Weight of Expectation the Biggest Obstacle for Souths

Forty Three Years. How many times have we heard that number over the past fortnight? South Sydney have done all the hard work over the past 29 weeks to make it to the big dance but now they must keep their emotions in check to bring their fans a premiership for the first time in over four decades.

If this was a regular club game than i would be tipping an easy Rabbitohs victory but with the grand final comes the added pressure of expectation. While I still believe the Rabbits will be lifting up the trophy come 9pm this Sunday night, the Bulldogs do have some things going in their favour.

The first is the old adage that you have to lose one to win won. Canterbury made the grand final only two years ago and that should be enough for them to not be overawed. The majority of their team have played in a grand final compared to only Greg Inglis and Lote Tuqiri for South Sydney.

Another thing going for the Bulldogs is the suspension of Isaac Luke. He is a pivotal attacking player who will be sorely missed by the bunnies. Api Korisau is a star of the future but the occasion may prove to much for a player with only limited first grade experience in his last game for his club. Manly’s finals run shows the difference in quality to the whole teams dynamic when the hooker is missing. Jayden Hodges showed flashes of brilliance but semi final football is a whole new ball game. Ironically the Bulldogs would possibly not even be in this years grand final if it wasn’t for a poor ball out of dummy half to Cherry-Evans in extra time that didn’t allow him enough time to get a field goal attempt away.

This advantage gained by Luke’s absence can of course even out if Michael Ennis is ruled out of the game as expected. Des Hasler is no doubt up to his old tricks this week, naming Ennis the same day that the man himself said he was no chance of playing. If Ennis is missing it will be interesting to see if Des opts for the experience of Reni Maitua or the exuberance of Moses Mbye. There’s no doubt that we will not find out the answer to that question until about an hour before kickoff.

But above all, what gives the Bulldogs their biggest advantage heading into Sunday’s game is that no-one expects them to win. They have come from seventh place to rocket into calculations and will have to become the first team in the NRL era to win the competition from outside the top four. All the expectation falls on to the shoulders of The Rabbitohs and Canterbury will be hoping that the occasion proves to much for the boys from Redfern and they will be able to take advantage of that.

Of course South Sydney also have a few things going in their favour, one of which is devastating form. On paper The Rabbitohs line up reeks talent across the park. So much so that Chris McQueen, a current state of origin player will be coming off the bench. Their back line has talent across the park from their halves through to their centres and wingers. The creme de la creme of this is of course Greg Inglis, who will go down as one of the games all time greats. Their forward pack is just as good with the Burgess brothers the headline acts followed by Ben Teo who put in one of the all time great semi final performances last weekend against the chooks. If he performs like that again this weekend then watch out Canterbury.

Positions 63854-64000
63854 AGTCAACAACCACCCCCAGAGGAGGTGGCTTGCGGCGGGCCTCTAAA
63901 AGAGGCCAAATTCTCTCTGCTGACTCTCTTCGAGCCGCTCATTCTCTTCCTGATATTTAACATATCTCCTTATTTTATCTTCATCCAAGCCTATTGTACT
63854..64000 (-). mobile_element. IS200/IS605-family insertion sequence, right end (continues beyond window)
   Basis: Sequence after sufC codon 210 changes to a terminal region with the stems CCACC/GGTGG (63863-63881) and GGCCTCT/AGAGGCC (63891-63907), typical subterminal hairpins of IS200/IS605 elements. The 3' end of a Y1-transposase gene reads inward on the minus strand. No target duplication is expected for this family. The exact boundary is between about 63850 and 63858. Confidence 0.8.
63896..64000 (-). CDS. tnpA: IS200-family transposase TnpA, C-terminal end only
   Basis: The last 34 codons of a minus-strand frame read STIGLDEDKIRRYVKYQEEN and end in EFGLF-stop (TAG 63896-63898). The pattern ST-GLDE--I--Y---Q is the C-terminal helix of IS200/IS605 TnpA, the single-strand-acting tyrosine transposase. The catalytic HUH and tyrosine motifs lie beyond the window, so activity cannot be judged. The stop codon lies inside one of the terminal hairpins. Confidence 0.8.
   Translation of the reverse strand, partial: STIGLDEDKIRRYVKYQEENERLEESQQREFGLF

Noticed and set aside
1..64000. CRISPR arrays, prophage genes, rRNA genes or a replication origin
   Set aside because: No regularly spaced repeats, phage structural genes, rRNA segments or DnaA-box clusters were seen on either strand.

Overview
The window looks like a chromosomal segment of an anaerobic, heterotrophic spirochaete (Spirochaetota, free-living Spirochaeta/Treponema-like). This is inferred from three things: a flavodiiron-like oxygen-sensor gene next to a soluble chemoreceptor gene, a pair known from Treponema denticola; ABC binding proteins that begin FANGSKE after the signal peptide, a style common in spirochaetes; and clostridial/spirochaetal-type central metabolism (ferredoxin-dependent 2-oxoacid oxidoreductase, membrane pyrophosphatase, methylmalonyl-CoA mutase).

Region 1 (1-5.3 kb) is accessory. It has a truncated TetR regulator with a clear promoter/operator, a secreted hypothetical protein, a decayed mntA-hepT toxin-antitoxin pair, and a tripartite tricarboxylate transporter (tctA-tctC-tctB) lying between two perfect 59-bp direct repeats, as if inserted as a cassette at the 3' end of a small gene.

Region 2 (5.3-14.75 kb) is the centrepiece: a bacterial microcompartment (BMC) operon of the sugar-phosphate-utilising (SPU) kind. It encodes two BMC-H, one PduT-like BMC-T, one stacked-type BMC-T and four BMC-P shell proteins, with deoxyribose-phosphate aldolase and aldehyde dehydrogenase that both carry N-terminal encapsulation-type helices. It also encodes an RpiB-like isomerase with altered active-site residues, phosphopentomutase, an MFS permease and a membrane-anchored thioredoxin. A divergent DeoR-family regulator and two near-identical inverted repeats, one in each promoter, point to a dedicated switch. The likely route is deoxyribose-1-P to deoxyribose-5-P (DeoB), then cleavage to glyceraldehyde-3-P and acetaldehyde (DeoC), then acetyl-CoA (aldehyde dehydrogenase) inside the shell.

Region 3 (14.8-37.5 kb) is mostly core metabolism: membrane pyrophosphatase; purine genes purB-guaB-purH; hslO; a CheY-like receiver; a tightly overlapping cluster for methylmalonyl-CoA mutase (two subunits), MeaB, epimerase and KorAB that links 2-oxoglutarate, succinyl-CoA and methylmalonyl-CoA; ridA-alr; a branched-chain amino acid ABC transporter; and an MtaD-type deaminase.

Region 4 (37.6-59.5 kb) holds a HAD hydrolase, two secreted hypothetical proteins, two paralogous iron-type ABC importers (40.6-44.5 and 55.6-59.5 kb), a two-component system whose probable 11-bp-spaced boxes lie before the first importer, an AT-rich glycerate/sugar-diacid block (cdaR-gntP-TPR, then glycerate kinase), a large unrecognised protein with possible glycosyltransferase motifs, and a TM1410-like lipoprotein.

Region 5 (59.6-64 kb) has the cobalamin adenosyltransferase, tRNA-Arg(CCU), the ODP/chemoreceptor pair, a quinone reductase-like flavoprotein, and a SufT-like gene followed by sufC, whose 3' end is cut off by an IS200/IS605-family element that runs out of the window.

South Sydney will go into this years grand final as the biggest premiership favourites since Manly in 2011. If they go in firing they should have no problem disposing of the dogs, if they don’t then we could have a repeat of 2001 on our hands. While grand final week poses many questions, the one i can’t wait to hear answered is will we get to here Rusty ring the bell for the first time in twelve years? Bring on Sunday night so we can find out.

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Wouldn’t Knock The Skin Off A Rice Pudding

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When the one punch and you’re off rule was brought in last season, like many rugby league fans I was outraged. Fights had occurred in rugby league my entire life and I was worried that removing them would change the fabric of the game.

Slowly I was coming around and realising that maybe the game was fine without the violence. Just like the banning of the shoulder charge I could see the method behind the madness. Sure I was missing the traditional fisticuffs come origin time but I was starting to realise I can live without it.

One punch and you’re off. It is a black and white rule with no discretion. Two games over this years finals series has led me to the conclusion that referees need some discretion when it comes to sin binning players for punching.

The first game is the Manly v Canterbury game from the weekend, which resulted in two players being sin binned for punching. Josh Starling and Reni Maitua were only the third and fourth players binned this year for the new rule. It took 26 rounds before we saw our first two sin-binnings of Tyrone Roberts and Josh Dugan but that was in a dead rubber game where neither team could make the finals. Starling and Maitua’s efforts seemed particularly stupid considering the game was sudden death. Lucky for the two of them neither incident affected the end result.

The question I pose is should either player from last weekends match have been sent from the field? My answer is no. If you look at the Starling incident in super slow mo then yes he cocks his fist and it makes connection with Josh Jackson’s face. Technically it is a punch. In normal speed it’s a totally different story. Starling’s hand is moving so slow, as the title suggests, he would struggle to knock the skin off a rice pudding. In reality it was more of a push. The referee should in situations such as these be able to make the decision that the player can remain on the field. Especially when the indiscretion that caused the incident was much worse than the punch itself (I’m not even going to start on how Jackson avoided a charge for his chicken wing tackle).